Muscle Nerve 2015 Sep 18;52(3):371-9. Epub 2015 Jun 18.
NeuroCure Clinical Research Centre, Charité-Universitätsmedizin Berlin, Berlin, Germany.
Introduction: We analyzed the impact of myasthenia gravis (MG) on decision-making in family planning by women with the disease.
Methods: In a cross-sectional, anonymous survey, a standardized questionnaire was sent or handed out to 1,637 women with MG.
Results: In total, 801 questionnaires were eligible for analysis. Over fifty percent of the patients had abstained from having children due to MG. The concern mentioned most often was the possible influence of MG medication on the unborn child (87.1%). Spouses/partners (91.8%) and MG treating physicians (82.9%) were the most important persons involved in the decision-making process. Higher age and personal experience of intensive-care treatment for MG were independently associated with the decision to abstain from having children. Lower level of knowledge was independently associated with the probability of discouraging other MG patients from having children.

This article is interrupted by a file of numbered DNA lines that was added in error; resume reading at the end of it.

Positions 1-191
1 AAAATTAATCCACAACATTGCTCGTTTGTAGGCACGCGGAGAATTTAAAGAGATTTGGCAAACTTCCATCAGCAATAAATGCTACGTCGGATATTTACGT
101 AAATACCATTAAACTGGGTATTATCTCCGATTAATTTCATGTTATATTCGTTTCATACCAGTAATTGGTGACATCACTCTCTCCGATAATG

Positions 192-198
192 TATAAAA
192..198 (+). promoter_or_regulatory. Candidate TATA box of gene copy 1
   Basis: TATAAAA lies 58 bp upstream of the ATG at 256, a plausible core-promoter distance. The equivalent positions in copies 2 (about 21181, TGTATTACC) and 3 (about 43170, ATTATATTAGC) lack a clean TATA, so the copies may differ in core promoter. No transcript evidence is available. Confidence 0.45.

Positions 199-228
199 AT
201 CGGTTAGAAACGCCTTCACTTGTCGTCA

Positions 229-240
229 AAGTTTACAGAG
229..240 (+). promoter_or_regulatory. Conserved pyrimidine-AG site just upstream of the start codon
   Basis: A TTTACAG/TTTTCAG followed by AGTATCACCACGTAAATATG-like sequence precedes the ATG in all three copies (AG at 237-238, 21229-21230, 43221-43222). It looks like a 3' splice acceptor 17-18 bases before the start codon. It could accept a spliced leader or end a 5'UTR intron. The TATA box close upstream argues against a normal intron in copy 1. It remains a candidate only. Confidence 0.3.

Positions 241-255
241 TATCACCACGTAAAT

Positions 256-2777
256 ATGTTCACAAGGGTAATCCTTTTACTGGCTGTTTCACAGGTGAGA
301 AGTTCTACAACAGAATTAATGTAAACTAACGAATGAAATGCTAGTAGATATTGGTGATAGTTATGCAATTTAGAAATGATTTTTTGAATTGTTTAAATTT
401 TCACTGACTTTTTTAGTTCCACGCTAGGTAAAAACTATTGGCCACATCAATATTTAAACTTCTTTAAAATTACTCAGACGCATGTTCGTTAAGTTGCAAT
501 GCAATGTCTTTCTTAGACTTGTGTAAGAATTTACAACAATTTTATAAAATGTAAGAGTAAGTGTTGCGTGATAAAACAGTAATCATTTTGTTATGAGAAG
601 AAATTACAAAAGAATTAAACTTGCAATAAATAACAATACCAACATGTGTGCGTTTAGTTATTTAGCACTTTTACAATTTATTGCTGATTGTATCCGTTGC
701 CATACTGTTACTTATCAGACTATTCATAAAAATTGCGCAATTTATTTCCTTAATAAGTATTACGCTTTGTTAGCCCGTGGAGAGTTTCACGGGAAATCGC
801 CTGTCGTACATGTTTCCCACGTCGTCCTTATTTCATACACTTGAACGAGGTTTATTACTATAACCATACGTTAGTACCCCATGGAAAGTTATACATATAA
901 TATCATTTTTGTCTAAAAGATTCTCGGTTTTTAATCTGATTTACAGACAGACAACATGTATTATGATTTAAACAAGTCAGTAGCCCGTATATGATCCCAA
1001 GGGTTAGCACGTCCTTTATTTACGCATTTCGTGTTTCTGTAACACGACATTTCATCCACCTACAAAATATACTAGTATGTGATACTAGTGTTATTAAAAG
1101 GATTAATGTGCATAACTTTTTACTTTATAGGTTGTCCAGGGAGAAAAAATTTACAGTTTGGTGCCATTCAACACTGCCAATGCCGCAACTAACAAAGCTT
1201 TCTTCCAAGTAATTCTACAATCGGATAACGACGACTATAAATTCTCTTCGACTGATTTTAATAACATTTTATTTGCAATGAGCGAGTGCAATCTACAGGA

Conclusions: Women with MG need specific guidance about family planning issues, which may lead to lower rates of voluntary childlessness. On the basis of our data, more specific hypotheses can be generated that require prospective investigation.